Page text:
Bicycles and Motorcycles

This girls bicycle, found in a barn in the Ozarks, is the only Mitchell bicycle known to exist.

This girls bicycle, found in a barn in the Ozarks, is the only Mitchell bicycle known to exist.

In 1898, William Turnor Lewis and his son, William Mitchell Lewis, formed a working partnership and bought the Beebe Wheel Works, renaming it “Wisconsin Wheel Works.” The factory was used to manufacture bicycles and motorized bicycles, shifting gears from the wagon production that had been dominating the mechanical world at the time. It didn’t take long for the young William Mitchell Lewis to start producing what he thought would be the next big thing in transportation. By 1899, motorcycles had been added to their line of products, though the first models were slower than a manual bicycle.

By 1902, after a few years and a huge investment into this vehicle of the future, the Mitchell “automobike” was ready for its first public demonstration. Early that year at Racine’s Lakeside Auditorium, William M. made the bike available for spectators to try for themselves. The frame was 110 pounds in weight, and the bike could reach 35 miles per hour. Experienced bicyclists enjoyed the added power that the motor gave, and one reporter predicted that Lewis was going to sell more motorbikes than he could manufacture. Lewis’s machine traveled all over the United States, from New York to Chicago, demonstrating its versatility and new technology. The orders for the new vehicle began piling up.

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An ad for the 1902 Mitchell Motor Bicycle.

By 1902, the motorbike hit its peak in popularity. Motorcycles races were on the upswing as well, and A. A. “Rainmaker” Hansen, the company’s professional racer, set many records on the motorbike. In that year alone, 600 motorbikes were produced in the Wisconsin Wheel Works factory. During the 1902 Milwaukee motorcycle races, the Mitchell motorbike didn’t crush all of the competition, but it did show itself as a serious contender.  Despite the bike’s popularity, 1902 was also a year of reinvention. Mitchell engineer John Bate gave the motorbike frame a much-needed overhaul. The frame needed to be lighter and the engine bigger, in order to be more maneuverable, but more importantly, to reach higher speeds. The new design, although weighing in at a hefty 160 pounds (due to the larger motor and more mechanical parts), did have a lighter frame and could reach speeds as high as 60 miles per hour.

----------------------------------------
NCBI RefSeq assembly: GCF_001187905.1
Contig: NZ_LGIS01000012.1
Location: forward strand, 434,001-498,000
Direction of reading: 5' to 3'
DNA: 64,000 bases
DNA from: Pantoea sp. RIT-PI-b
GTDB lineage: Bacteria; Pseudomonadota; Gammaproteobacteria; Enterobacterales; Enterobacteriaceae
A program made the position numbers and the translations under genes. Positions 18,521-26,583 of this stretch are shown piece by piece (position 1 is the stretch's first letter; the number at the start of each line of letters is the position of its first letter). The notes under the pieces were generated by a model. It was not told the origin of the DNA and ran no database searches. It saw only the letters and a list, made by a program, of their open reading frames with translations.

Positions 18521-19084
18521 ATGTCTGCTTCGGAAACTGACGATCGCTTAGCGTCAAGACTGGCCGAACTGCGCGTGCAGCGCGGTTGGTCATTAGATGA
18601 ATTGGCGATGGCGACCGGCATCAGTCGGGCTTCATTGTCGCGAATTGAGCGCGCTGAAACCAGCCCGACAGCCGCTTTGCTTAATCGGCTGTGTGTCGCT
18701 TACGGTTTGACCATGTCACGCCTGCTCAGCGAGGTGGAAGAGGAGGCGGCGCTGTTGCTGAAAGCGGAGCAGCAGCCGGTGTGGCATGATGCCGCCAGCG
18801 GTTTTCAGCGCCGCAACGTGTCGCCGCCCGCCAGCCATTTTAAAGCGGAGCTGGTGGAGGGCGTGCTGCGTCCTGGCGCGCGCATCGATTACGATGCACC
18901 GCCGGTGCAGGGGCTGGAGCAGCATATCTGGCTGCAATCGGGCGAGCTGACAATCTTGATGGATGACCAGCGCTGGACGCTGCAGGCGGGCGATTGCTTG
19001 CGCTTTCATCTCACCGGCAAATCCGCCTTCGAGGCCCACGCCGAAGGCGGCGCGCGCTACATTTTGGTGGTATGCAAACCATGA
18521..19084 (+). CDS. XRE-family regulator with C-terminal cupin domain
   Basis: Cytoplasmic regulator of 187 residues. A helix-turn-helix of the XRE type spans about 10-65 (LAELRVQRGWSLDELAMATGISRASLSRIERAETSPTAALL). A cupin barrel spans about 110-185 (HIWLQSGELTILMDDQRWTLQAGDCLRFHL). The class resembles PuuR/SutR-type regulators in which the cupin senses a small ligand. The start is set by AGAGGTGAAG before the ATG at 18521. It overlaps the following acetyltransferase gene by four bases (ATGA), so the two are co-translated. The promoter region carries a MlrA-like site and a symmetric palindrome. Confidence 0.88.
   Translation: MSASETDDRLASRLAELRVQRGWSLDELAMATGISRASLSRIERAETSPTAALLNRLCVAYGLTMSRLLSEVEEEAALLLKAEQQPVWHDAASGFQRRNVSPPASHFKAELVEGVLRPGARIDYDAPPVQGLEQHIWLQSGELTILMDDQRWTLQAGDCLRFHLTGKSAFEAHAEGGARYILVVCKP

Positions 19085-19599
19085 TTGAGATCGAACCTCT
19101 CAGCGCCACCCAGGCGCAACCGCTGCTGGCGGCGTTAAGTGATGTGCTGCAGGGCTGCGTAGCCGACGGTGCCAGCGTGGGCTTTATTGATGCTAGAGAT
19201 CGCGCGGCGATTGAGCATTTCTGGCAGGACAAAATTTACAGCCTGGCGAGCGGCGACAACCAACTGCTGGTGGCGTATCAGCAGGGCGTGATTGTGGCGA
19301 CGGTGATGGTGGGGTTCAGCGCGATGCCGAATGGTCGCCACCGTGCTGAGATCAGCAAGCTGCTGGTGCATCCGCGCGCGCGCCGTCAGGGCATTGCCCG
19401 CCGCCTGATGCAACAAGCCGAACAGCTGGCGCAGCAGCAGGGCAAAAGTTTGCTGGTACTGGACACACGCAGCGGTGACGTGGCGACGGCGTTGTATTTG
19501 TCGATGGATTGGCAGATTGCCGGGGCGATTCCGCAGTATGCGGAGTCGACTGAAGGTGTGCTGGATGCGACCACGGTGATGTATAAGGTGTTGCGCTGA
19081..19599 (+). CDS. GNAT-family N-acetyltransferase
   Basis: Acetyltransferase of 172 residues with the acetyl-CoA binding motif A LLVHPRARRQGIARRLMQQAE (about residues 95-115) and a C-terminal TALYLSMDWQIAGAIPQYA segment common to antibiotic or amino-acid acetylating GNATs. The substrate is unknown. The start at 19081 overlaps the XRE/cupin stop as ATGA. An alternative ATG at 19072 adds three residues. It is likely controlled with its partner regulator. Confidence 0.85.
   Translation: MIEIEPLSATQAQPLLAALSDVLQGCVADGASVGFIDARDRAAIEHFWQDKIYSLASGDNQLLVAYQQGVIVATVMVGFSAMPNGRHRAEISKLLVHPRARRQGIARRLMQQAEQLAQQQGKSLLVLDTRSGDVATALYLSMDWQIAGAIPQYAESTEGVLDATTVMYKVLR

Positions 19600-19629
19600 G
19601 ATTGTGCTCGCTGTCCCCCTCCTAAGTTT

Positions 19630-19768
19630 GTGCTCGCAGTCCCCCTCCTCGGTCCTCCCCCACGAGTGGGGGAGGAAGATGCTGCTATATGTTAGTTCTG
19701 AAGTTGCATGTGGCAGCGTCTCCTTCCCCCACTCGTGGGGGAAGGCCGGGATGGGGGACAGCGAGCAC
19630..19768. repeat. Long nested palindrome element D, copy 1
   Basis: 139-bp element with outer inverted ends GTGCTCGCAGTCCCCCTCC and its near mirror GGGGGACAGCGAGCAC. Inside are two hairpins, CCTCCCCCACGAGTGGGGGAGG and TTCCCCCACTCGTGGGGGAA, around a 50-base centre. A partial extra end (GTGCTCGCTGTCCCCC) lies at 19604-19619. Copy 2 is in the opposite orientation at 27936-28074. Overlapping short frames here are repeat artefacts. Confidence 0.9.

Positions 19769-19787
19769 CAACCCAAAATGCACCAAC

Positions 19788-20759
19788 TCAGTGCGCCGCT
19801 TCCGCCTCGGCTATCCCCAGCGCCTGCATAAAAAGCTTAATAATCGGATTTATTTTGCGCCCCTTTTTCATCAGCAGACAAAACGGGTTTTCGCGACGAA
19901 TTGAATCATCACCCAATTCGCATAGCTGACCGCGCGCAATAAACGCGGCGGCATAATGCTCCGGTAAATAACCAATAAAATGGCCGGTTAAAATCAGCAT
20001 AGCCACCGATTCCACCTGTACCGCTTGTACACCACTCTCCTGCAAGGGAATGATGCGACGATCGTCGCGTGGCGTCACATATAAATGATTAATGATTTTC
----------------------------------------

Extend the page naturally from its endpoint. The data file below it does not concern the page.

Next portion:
One of the very few Mitchell Motorcycles in existence today.

One of the very few Mitchell Motorcycles in existence today.

The new frame debuted in 1904, and the competition was quick to capitalize on the Mitchell’s “loop frame” design for their machines. This design involved moving the motor from the top of the frame to the bottom, giving the bike a lower center of gravity and therefore better handling, especially on hills and in curves. Despite the innovation, 1903 would be the last big year for the motorbike with regard to Mitchell-Lewis family business. William Turnor Lewis already had his eyes on the next big thing: the automobile. The big publicity surrounding the motorbike was cooling off by 1906, but it was still a historic year for the Milwaukee Motorbike Races. The Mitchell Motorbike and the Indian Motorcycle each took first place in one race. More importantly, the Mitchell Motorbike won against a soon to be very famous competitor: the Harley-Davidson. The first Harley was raced during the 1904 motorcycle races; only three had been produced up to that point. It was an unknown name, and although it didn’t take first place, it did do a steady job of beating out many of the competitors. Even though the Mitchell Motorbike held the honor of being the top selling motorcycle manufacturer in 1902, by 1906, the motorbikes were no longer being produced. Instead, they were set aside to make room for the production of the automobile. In 1906, the family sold the bike business to Western Bicycle Company to truly focus on the newly developing automobiles.

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